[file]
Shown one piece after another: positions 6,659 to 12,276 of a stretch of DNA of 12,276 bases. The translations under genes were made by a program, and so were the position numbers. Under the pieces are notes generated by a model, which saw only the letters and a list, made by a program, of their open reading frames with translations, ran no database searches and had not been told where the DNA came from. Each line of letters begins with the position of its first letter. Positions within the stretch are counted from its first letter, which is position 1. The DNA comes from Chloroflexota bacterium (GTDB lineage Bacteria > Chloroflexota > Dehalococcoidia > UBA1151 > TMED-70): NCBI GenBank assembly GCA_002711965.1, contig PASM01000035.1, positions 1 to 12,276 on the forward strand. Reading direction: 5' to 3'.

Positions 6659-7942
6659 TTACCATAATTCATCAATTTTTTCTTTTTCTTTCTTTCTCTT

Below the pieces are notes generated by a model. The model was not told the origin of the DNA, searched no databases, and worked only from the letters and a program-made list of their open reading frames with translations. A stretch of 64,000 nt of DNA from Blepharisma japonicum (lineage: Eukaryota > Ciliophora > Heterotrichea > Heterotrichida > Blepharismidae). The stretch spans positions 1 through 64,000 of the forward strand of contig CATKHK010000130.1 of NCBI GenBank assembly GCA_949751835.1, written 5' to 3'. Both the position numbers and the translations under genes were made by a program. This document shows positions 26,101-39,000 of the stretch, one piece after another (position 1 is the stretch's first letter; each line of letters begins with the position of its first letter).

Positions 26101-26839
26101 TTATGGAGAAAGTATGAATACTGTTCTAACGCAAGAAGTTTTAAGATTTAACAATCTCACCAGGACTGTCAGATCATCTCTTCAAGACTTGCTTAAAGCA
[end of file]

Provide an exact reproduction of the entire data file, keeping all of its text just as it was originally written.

Shown one piece after another: positions 6,659 to 12,276 of a stretch of DNA of 12,276 bases. The translations under genes were made by a program, and so were the position numbers. Under the pieces are notes generated by a model, which saw only the letters and a list, made by a program, of their open reading frames with translations, ran no database searches and had not been told where the DNA came from. Each line of letters begins with the position of its first letter. Positions within the stretch are counted from its first letter, which is position 1. The DNA comes from Chloroflexota bacterium (GTDB lineage Bacteria > Chloroflexota > Dehalococcoidia > UBA1151 > TMED-70): NCBI GenBank assembly GCA_002711965.1, contig PASM01000035.1, positions 1 to 12,276 on the forward strand. Reading direction: 5' to 3'.

Positions 6659-7942
6659 TTACCATAATTCATCAATTTTTTCTTTTTCTTTCTTTCTCTT

Below the pieces are notes generated by a model. The model was not told the origin of the DNA, searched no databases, and worked only from the letters and a program-made list of their open reading frames with translations. A stretch of 64,000 nt of DNA from Blepharisma japonicum (lineage: Eukaryota > Ciliophora > Heterotrichea > Heterotrichida > Blepharismidae). The stretch spans positions 1 through 64,000 of the forward strand of contig CATKHK010000130.1 of NCBI GenBank assembly GCA_949751835.1, written 5' to 3'. Both the position numbers and the translations under genes were made by a program. This document shows positions 26,101-39,000 of the stretch, one piece after another (position 1 is the stretch's first letter; each line of letters begins with the position of its first letter).

Positions 26101-26839
26101 TTATGGAGAAAGTATGAATACTGTTCTAACGCAAGAAGTTTTAAGATTTAACAATCTCACCAGGACTGTCAGATCATCTCTTCAAGACTTGCTTAAAGCA